Truncate 160-bit output from SHA-1 to 64-bit uint64_t

I'd like to truncate 160-bit output from SHA-1 to receive a (weaker) 64-bit digest.

It has been a while since I did the type of low-level C pointer arithmetic in the but-last line. Could you please review it for me? It should return the last 64 bits of the the byte array in a uint64_t. (I guess conceptually I could just as well take the first 64 bits, which would make the code simpler but here we are.)

#import <CommonCrypto/CommonDigest.h>

- (uint64_t)digestFromString: (NSString *)s {
NSData *input = [s dataUsingEncoding: NSUTF8StringEncoding];
unsigned char output[CC_SHA1_DIGEST_LENGTH];
CC_SHA1(input.bytes, (CC_LONG)input.length, output);
uint64_t digest;
NSAssert(CC_SHA1_DIGEST_LENGTH >= sizeof(uint64_t), nil);
digest = *(uint64_t *)(output + CC_SHA1_DIGEST_LENGTH - sizeof(uint64_t));
return digest;
}


How could this code be improved upon?

UPDATE Here is a second (alternative) version with an attempt at avoiding any alignment issues. (Its much more straigtforward to truncate to the first 64 bits in this case.) Actual digests will differ from the 1st version.

- (uint64_t)digestFromString: (NSString *)s {
NSData *input = [s dataUsingEncoding: NSUTF8StringEncoding];
union { // uint64_t-aligned
uint64_t      uint64s[CC_SHA1_DIGEST_LENGTH / sizeof(uint64_t) + sizeof(uint64_t)];
unsigned char bytes[CC_SHA1_DIGEST_LENGTH];
} output;
CC_SHA1(input.bytes, (CC_LONG)input.length, (unsigned char *)output.bytes);
return output.uint64s[0];
}

• I've gone ahead and removed the C tag from this question, since this code would not be accepted by a C compiler. That tag is for use with code that is strictly just C. – syb0rg Feb 3 '15 at 19:57
• @syb0rg Fair enough. (I'm new to this forum and learning about its conventions.) – Drux Feb 3 '15 at 19:59
• stackoverflow.com/questions/13881487/… - you have (at least theoretical) alignment issues with that cast. – Mat Feb 3 '15 at 20:00
• @Mat Good catch. I've posted a 2nd version. – Drux Feb 3 '15 at 20:20
• @nhgrif: As I understand it, the second method is a alternative/revised version of the first method to avoid the potential alignment issues mentioned in the comments. – Martin R Feb 3 '15 at 22:09

Both your methods should work. As far as I know, there is no alignment problem on the current OS X and iOS architectures in your first method (see below).

The code from the second method can be simplified a tiny bit:

- (uint64_t)digestFromString: (NSString *)s {
NSData *input = [s dataUsingEncoding: NSUTF8StringEncoding];
union { // uint64_t-aligned
uint64_t      digest;
unsigned char bytes[CC_SHA1_DIGEST_LENGTH];
} output;
CC_SHA1(input.bytes, (CC_LONG)input.length, output.bytes);
return output.digest;
}


The first element in the union need not be an array, and casting output.bytes to unsigned char * is not necessary (the array automatically becomes a pointer to the first element when passed as a function argument).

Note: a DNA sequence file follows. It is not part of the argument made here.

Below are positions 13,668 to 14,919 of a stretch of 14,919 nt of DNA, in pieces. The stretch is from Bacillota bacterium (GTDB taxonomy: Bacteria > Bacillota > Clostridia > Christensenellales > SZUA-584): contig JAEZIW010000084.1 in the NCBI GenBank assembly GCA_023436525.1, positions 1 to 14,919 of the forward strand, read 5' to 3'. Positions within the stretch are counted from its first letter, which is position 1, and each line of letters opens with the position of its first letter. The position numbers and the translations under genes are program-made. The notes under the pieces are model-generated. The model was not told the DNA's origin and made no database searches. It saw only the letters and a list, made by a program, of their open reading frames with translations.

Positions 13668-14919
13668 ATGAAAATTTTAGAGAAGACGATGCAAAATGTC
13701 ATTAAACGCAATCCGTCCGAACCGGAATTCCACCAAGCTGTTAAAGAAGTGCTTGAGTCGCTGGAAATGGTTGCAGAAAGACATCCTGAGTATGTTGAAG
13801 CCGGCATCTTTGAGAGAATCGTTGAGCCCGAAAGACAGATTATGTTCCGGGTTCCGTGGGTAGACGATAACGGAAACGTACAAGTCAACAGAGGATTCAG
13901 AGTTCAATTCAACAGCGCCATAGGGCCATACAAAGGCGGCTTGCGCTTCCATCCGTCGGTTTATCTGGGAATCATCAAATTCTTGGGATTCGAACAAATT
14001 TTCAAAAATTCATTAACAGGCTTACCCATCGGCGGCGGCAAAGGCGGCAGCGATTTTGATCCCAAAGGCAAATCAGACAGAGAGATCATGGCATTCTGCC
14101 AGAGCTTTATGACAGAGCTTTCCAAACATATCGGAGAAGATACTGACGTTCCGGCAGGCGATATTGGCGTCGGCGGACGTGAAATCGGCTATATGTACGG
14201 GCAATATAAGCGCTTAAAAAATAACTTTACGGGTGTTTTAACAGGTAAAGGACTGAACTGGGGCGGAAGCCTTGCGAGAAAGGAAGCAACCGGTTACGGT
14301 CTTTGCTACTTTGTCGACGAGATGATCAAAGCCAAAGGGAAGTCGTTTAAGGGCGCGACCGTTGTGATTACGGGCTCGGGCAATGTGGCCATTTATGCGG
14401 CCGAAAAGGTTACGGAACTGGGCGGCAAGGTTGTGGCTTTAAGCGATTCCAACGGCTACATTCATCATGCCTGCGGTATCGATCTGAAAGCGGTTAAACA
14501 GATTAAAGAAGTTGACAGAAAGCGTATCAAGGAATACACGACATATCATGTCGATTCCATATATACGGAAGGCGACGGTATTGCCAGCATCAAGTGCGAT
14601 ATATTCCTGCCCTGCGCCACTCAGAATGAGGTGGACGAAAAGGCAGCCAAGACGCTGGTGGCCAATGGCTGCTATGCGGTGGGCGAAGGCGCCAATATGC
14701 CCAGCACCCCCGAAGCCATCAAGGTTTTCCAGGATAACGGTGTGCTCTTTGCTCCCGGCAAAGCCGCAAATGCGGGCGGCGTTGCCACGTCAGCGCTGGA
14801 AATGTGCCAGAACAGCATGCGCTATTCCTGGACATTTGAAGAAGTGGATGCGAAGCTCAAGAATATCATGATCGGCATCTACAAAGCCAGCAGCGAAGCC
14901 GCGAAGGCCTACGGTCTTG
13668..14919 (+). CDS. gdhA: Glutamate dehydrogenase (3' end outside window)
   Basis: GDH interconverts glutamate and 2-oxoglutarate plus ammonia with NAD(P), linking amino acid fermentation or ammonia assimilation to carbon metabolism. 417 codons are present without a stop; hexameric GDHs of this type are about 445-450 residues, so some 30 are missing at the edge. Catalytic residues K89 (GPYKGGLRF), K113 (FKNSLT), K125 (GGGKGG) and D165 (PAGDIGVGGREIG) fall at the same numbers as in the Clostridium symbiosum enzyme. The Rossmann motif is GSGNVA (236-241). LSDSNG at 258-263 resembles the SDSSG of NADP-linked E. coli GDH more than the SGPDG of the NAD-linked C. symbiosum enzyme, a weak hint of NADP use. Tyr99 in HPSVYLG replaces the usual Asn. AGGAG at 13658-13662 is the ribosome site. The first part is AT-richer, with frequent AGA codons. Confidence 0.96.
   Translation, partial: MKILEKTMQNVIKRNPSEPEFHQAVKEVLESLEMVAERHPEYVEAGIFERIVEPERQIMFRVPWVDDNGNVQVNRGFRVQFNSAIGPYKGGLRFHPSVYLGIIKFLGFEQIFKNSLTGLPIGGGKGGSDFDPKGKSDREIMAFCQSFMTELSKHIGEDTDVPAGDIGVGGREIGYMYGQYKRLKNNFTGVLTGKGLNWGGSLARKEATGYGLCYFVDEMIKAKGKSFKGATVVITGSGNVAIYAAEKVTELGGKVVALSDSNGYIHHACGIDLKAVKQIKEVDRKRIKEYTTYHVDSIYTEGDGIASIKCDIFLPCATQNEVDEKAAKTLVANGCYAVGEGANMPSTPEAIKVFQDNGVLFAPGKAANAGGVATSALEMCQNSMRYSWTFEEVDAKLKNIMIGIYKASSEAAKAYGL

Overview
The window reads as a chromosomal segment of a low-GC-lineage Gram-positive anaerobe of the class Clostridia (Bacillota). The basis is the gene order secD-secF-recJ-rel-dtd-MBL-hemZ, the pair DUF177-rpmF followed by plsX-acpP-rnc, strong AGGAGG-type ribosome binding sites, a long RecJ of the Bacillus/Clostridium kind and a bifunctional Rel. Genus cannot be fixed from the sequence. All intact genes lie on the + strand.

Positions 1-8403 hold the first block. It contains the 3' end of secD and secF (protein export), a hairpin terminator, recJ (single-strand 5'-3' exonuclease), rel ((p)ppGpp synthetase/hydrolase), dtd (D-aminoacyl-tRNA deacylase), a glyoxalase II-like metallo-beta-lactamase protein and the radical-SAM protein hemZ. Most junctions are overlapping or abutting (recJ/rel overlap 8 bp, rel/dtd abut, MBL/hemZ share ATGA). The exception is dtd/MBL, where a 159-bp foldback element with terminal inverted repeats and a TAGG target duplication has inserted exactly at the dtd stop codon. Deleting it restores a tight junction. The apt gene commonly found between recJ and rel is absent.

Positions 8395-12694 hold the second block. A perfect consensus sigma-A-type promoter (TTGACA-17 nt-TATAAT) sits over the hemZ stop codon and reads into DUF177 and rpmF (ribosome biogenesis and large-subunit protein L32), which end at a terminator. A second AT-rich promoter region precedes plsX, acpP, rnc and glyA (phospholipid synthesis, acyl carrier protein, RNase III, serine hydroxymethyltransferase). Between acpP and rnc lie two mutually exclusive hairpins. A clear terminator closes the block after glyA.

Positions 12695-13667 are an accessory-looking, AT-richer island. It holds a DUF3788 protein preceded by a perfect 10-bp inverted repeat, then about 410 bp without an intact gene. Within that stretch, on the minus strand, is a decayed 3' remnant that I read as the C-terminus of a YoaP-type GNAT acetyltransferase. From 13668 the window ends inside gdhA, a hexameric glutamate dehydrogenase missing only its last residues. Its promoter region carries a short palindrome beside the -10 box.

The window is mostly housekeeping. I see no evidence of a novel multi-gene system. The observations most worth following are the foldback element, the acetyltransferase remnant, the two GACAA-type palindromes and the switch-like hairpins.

But the easiest method to extract a 64-bit integer from the digest would be to use the inline function

OS_INLINE uint64_t _OSReadInt64(
const volatile void               * base,
uintptr_t                     byteOffset
)


from OSByteOrder.h that comes with the OS X and iOS SDKs:

uint64_t digest = _OSReadInt64(output, CC_SHA1_DIGEST_LENGTH - sizeof(uint64_t)); // last 8 bytes
uint64_t digest = _OSReadInt64(output, 0); // first 8 bytes


This function is implemented as

return *(volatile uint64_t *)((uintptr_t)base + byteOffset);


which indicates that there is no alignment problem when casting an arbitrary pointer to uint64_t *. But that may be different on future architectures, with using the above function you are on the safe side.

Alternatively, you can use memcpy:

uint64_t digest;
memcpy(&digest, output, sizeof digest);


NSAssert(CC_SHA1_DIGEST_LENGTH >= sizeof(uint64_t), nil);


you could use a "compile-time/static assertion":

_Static_assert(CC_SHA1_DIGEST_LENGTH >= sizeof(uint64_t), "");


_Static_assert is a GCC extension which is also understood by the Clang compiler, so you can use it in your Xcode projects.

The advantage is that it causes a compiler error if the condition is not satisfied, instead of failing later at runtime.

• A very solid answer, thx. Just one more point about _OSReadInt64: the current implementation (if I read it correctly) does not seem to prevent against all alignment issues. Are you saying that _OSReadInt64 is safe against such issues because Apple may provide a different implementation if needed in the future? – Drux Feb 4 '15 at 7:35
• @Drux: yes, that's how I understand it. – Martin R Feb 4 '15 at 7:58
• @Drux: Btw, is your code for OS X or for iOS devices? I found a reference that unaligned access on the ARM processor works, but is very slow, so thinking about it again I would now recommend the memcpy() method in the first place. – I will update the answer later, when I have more time. – Martin R Feb 4 '15 at 8:19
• It's for iOS (but in principle should be portable). BTW, I now like your adaptation of my 2nd version best (first 8 bytes, aligned, w/o memcpy()). – Drux Feb 4 '15 at 8:23